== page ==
Halitosis is not only a scary word; it is also a smelly situation. Many people of all ages experience halitosis, or bad breath, sometime in their life. The causes of halitosis are many. Diet, poor habits, and diseases, both oral and systemic, are the main contributors of this embarrassing condition.
Can you believe that bad breath can come from your lungs? It’s true! Food is broken down in the mouth and then digested and absorbed into the bloodstream and then carried to your lungs. Foods that have strong odors (such as garlic and onion) can affect your breath. Brushing, flossing, and mouthwash can temporarily mask these odors; however these odors remain detectable until the food passes completely through the system.
Poor Dental Habits
Lack of proper brushing and flossing not only allows food particles to remain in the mouth, but also can lead to periodontal disease and caries (cavities). These food particles promote bacterial growth between teeth and on the tongue which in turn cause mouth odor. Food particles can also remain under dentures if they are not removed and cleaned frequently, or if they are ill-fitting. The use of tobacco products is also a contributing factor to halitosis. Smoking and oral tobacco use not only accounts for an unpleasant odor of its own, but also contributes to periodontal disease.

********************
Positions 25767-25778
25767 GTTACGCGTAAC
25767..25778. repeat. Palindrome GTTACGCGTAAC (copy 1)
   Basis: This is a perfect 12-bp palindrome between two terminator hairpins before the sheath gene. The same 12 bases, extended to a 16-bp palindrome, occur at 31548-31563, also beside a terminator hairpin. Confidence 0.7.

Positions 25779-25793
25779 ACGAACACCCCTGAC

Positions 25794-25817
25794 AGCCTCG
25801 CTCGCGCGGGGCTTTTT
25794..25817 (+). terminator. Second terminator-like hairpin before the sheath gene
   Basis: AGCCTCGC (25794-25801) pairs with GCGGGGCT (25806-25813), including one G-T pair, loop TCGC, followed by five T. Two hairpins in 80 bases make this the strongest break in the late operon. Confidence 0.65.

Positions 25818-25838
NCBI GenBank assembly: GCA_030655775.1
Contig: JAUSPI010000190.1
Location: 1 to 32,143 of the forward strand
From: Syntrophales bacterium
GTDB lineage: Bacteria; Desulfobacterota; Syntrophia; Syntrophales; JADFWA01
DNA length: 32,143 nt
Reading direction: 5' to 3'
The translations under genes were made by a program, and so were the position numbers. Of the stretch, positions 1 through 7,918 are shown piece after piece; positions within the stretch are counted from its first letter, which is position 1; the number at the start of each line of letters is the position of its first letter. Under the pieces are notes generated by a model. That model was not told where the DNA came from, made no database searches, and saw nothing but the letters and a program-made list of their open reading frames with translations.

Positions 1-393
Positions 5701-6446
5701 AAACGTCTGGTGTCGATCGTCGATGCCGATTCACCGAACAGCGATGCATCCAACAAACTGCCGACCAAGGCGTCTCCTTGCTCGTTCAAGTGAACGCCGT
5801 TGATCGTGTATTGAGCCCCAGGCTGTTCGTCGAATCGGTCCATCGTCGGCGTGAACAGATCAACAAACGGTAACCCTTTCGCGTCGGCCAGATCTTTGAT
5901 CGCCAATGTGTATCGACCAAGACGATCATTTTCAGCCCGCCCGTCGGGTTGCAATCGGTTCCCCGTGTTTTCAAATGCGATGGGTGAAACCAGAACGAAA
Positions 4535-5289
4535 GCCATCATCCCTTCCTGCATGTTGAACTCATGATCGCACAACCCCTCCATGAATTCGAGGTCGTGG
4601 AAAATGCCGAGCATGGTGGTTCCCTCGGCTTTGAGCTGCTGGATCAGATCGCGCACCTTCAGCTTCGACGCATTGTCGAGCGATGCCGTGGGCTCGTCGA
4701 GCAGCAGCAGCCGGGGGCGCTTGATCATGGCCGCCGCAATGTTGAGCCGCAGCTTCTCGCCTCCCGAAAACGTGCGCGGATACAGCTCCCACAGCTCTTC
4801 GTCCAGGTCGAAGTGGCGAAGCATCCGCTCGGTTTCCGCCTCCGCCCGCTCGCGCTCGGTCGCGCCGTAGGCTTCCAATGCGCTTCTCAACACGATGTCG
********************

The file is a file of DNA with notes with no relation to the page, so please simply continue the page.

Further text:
Various diseases in the mouth and throat as well as systemic diseases can cause bad breath. Some examples include:
- Periodontal disease/dental caries
- Surgical wounds, such as after tooth extraction
- Nose, sinus, or tonsil infections
- Postnasal drip from illness or allergies
- Chronic reflux of stomach acids (gastroesophageal reflux disease, or GERD)
- Mouth breathing including “morning breath”
- Medications used to treat various health conditions
What to do
If you are concerned about halitosis, be aware that it is difficult to assess how your own breath smells. The first step is to ask a family member or friend about your concern. If there is a notable problem, you can take action to get rid of the odor. Begin by being diligent with your oral hygiene routine. Brush and floss daily.
Contact our office at least twice a year. We can provide treatment and education materials to help you conquer bad breath. Watch your diet for smell-inducing foods and beverages and drink lots of water. With a few behavior modifications such as these, you may be able to manage your halitosis.